Photo by Beatrice Murch via Wikimedia Commons

Continent Report: In Argentina, last week’s fatal accident at Once Station in Buenos Aires appears to be devolving into a political argument over the safety of the entire Subte (subway) system in that city. Everyone appears to be arguing over who is at fault for not properly funding the trains in the country. Sort of seems gloomy for the prospects of the Bioceanico line, which seemed so promising at the start of December.

In the north of the continent, of course all eyes were focused for a few days on Hugo Chavez’s cancer surgery in Cuba, with his supporters expressing encouraging words, and his detractors expressing hope for a change of regime. That’s probably a good enough summary on that situation.

Meanwhile, the hunt for the hackers who attacked the Interpol website, replacing normal content with images of individuals in Guy Fawkes masks, mostly apparently taken from V for Vendetta, this morning went rather swiftly today, and surprisingly, turned up a bunch of Chileans in Santiago, as well as Colombian hackers, and possibly some Argentines. Apparently, the Chileans had been prepared to attack the firm Endesa, which is involved in the Hidroaysen project, a dam construction project that is politically unpopular. Internet chatter promises that those arrested are merely the tip of the iceberg, according to Associated Press. A Brazilian member of the group “Anonymous,” the group claiming responsibility for the attack, sent a twitter tweat saying, “Interpol, you can’t take Anonymous. It’s an idea.”

Blue: Nuclear Weapons Free Zone by international treaty. Red: Nuclear weapons states. Orange: Nuclear arsenal stationed there. Gold: None of the above (but party to the NPT). Art via Wikimedia Commons.

World Report: U.S. diplomacy appears to be going into overdrive in a number of areas of the world. The big victory for Washington today appears to be the agreement by the new regime in North Korea to step back from weapons production. Not so much a victory is the continued work toward finding a suitable response to what is more and more appearing to be Iranian nuclear weapons production.

In Russia, it’s beginning to look more and more like there is going to be some sort of really ugly crack-down at the start of Putin’s term. Something akin to what was seen in Belarus after the December 2010 elections there. How this plays out is anyone’s guess.

In the United States, beyond the never-ending election cycle and the approach of the landmark Super-Tuesday primaries, when supposedly the Republican Party will have solidified who will be running against Obama in November, the big news is shared by storm-induced twisters and the death of a Baby Boomer icon, Davy Jones of the Monkees.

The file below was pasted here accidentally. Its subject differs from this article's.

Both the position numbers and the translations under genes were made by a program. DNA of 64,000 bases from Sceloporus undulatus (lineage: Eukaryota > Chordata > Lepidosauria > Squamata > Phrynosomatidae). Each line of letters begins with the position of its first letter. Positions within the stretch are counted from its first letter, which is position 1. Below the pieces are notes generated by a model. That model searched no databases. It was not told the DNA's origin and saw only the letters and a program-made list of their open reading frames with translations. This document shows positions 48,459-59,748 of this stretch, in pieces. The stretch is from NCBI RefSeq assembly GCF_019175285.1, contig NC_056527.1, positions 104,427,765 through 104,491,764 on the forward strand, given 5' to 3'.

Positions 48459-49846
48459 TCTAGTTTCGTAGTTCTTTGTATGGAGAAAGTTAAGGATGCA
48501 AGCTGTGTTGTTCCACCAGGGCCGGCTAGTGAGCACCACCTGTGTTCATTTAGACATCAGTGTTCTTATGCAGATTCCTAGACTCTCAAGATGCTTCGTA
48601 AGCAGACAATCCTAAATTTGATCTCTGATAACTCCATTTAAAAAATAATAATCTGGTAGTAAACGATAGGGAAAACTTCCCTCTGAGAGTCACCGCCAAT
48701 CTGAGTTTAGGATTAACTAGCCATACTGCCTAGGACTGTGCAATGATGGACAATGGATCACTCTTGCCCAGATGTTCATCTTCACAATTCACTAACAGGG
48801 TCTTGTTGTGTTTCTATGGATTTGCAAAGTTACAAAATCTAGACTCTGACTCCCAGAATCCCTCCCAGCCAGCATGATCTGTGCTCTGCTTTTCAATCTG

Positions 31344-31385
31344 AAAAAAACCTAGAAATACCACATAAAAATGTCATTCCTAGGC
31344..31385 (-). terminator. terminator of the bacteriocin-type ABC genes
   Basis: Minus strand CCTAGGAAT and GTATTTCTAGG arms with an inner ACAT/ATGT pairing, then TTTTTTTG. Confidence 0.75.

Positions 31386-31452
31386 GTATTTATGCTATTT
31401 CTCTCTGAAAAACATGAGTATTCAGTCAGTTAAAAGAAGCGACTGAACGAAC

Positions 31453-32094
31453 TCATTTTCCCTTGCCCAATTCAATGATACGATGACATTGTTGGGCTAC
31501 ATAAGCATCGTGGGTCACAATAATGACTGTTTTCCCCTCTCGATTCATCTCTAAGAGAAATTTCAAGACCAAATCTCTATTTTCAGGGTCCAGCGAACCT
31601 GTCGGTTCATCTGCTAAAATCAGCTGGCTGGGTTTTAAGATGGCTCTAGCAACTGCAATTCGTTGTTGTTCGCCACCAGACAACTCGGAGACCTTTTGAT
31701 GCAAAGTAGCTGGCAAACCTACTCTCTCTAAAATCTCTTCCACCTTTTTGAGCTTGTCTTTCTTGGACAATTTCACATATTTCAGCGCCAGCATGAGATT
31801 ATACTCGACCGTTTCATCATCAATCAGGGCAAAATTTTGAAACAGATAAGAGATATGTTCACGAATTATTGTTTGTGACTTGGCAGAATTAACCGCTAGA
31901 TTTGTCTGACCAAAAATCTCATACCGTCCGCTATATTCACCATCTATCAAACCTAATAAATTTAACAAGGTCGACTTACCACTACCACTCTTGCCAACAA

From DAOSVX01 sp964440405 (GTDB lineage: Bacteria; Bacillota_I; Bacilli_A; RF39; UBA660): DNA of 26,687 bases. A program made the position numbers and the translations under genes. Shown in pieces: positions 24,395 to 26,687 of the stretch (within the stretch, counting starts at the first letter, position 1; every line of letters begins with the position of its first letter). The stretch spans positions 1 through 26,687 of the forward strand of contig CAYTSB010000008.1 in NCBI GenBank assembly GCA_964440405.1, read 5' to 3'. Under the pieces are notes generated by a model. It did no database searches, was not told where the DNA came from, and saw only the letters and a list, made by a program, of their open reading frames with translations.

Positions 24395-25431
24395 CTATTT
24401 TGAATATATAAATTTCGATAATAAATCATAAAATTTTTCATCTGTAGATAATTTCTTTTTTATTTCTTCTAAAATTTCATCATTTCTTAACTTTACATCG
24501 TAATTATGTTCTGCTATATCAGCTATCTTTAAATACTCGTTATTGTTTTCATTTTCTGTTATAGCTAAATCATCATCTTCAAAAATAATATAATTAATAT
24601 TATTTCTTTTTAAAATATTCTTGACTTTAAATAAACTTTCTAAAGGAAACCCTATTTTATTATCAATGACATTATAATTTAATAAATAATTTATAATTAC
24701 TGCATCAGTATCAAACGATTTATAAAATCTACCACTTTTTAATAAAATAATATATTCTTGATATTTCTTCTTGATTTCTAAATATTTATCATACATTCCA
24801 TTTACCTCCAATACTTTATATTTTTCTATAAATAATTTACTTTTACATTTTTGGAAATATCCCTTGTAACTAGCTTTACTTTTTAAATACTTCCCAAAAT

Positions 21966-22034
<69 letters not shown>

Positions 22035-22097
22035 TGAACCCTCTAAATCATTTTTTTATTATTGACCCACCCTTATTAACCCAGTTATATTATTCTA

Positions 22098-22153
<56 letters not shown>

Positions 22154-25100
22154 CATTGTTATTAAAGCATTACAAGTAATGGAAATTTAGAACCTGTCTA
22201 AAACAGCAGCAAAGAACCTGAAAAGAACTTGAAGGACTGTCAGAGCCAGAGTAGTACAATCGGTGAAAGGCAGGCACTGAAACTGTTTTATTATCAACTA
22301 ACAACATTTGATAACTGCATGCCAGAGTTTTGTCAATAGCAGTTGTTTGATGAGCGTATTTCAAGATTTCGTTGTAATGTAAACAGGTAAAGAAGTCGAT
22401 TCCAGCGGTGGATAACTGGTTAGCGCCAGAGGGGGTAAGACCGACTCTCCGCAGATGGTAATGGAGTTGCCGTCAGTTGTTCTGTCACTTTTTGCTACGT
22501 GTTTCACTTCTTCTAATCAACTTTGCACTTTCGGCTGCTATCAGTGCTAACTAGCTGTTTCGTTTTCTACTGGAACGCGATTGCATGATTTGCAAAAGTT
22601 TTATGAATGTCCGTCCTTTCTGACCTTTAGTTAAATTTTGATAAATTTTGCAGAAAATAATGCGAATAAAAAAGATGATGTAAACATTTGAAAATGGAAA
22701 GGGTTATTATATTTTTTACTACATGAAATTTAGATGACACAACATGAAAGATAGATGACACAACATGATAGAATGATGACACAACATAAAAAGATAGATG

The Stranger in Seattle noted that Rick Santorum’s Wikipedia page was apparently “purged” of a slang reference that in fact was started by that publication’s editor – following one of Santorum’s earlier diatribes against gay people, Dan Savage, who has held a sex column at the publication since its very first issue, began a campaign to name, well, something rather unpleasant after the then-senator. Today, the reference continues to appear in humor bits by John Stewart on his Daily Show, among others.

Of course, violence continues to plague the United States as a teenager shoots three other teens in Ohio. It still amazes me when people from the U.S. suggest other countries are dangerous to travel in, when there is so much violence built in to the American lifestyle.

Albina via Skype

Family Report: The little one approaches her third birthday, as full of laughs and dances as ever. So far, she speaks more English than Russian, which may be creating some temporary hesitation to socialize with other kids at the preschool she goes to in Belarus, but with time, her Russian should catch up.

In the United States, it appears that the relatives there are staying above water, though in many cases not without a struggle. In Belarus, the relatives there are likewise staying above water, again, in many cases not without a struggle. For me, the big struggle is getting back together with my wife and child. I’ve been too long away from them, and with nothing to show for it other than a greater understanding of our family tree.

Interesting History Items: Okay, this is the section that I’d share something cool that I’ve found. Right now, in Geni, I’m working on cleaning up different sections of tree, and none with any really distinctive finds. Maybe a successful farmer or two from Decatur County, Indiana, from the 19th century…

Genealogy, or rather the study of family histories, amazes me still. As a tool, it’s a great way to introduce history to say a young one. It creates a reason to learn why things happened as they did. If you can follow say a soldier in a battle, or better still a whole military campaign, the whole scene takes on a greater meaning. You gain an appreciation for what has been done in the past, and an understanding of why mistakes were made. If you are lucky, these lessons become applicable in the present.

When I find something more interesting than successful farmers, meanwhile, I’ll post here. Meanwhile, there are a great many interesting lineages that have been found since I started playing around with Geni in the late Austral Winter of 2010, while sitting at a window overlooking a cobblestone street that winds down toward the Pacific Ocean in Valparaiso. At some point, I’ll share them.